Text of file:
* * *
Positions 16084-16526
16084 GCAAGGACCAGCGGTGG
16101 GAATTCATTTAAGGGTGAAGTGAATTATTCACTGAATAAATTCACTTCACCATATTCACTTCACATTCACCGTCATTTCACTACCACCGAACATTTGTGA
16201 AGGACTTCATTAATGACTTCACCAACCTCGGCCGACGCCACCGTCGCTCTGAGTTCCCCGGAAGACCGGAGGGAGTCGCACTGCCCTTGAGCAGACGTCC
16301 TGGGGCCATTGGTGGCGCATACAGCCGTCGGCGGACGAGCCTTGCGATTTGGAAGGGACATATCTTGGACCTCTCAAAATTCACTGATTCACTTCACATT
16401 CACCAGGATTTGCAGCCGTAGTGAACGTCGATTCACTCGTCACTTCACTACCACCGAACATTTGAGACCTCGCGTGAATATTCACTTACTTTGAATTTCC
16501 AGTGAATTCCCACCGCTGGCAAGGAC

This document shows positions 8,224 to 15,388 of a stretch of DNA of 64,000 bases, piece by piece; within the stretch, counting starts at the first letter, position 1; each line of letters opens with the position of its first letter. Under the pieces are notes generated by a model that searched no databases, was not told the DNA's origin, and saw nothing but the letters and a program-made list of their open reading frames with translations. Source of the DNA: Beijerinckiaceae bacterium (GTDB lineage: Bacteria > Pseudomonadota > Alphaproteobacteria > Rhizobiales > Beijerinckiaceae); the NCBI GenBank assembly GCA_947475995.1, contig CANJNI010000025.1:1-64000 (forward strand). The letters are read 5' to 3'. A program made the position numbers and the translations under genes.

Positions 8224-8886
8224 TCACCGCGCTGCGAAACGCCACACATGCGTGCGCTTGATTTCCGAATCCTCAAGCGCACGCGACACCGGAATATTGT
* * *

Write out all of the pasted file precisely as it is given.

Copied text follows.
Positions 16084-16526
16084 GCAAGGACCAGCGGTGG
16101 GAATTCATTTAAGGGTGAAGTGAATTATTCACTGAATAAATTCACTTCACCATATTCACTTCACATTCACCGTCATTTCACTACCACCGAACATTTGTGA
16201 AGGACTTCATTAATGACTTCACCAACCTCGGCCGACGCCACCGTCGCTCTGAGTTCCCCGGAAGACCGGAGGGAGTCGCACTGCCCTTGAGCAGACGTCC
16301 TGGGGCCATTGGTGGCGCATACAGCCGTCGGCGGACGAGCCTTGCGATTTGGAAGGGACATATCTTGGACCTCTCAAAATTCACTGATTCACTTCACATT
16401 CACCAGGATTTGCAGCCGTAGTGAACGTCGATTCACTCGTCACTTCACTACCACCGAACATTTGAGACCTCGCGTGAATATTCACTTACTTTGAATTTCC
16501 AGTGAATTCCCACCGCTGGCAAGGAC

This document shows positions 8,224 to 15,388 of a stretch of DNA of 64,000 bases, piece by piece; within the stretch, counting starts at the first letter, position 1; each line of letters opens with the position of its first letter. Under the pieces are notes generated by a model that searched no databases, was not told the DNA's origin, and saw nothing but the letters and a program-made list of their open reading frames with translations. Source of the DNA: Beijerinckiaceae bacterium (GTDB lineage: Bacteria > Pseudomonadota > Alphaproteobacteria > Rhizobiales > Beijerinckiaceae); the NCBI GenBank assembly GCA_947475995.1, contig CANJNI010000025.1:1-64000 (forward strand). The letters are read 5' to 3'. A program made the position numbers and the translations under genes.

Positions 8224-8886
8224 TCACCGCGCTGCGAAACGCCACACATGCGTGCGCTTGATTTCCGAATCCTCAAGCGCACGCGACACCGGAATATTGT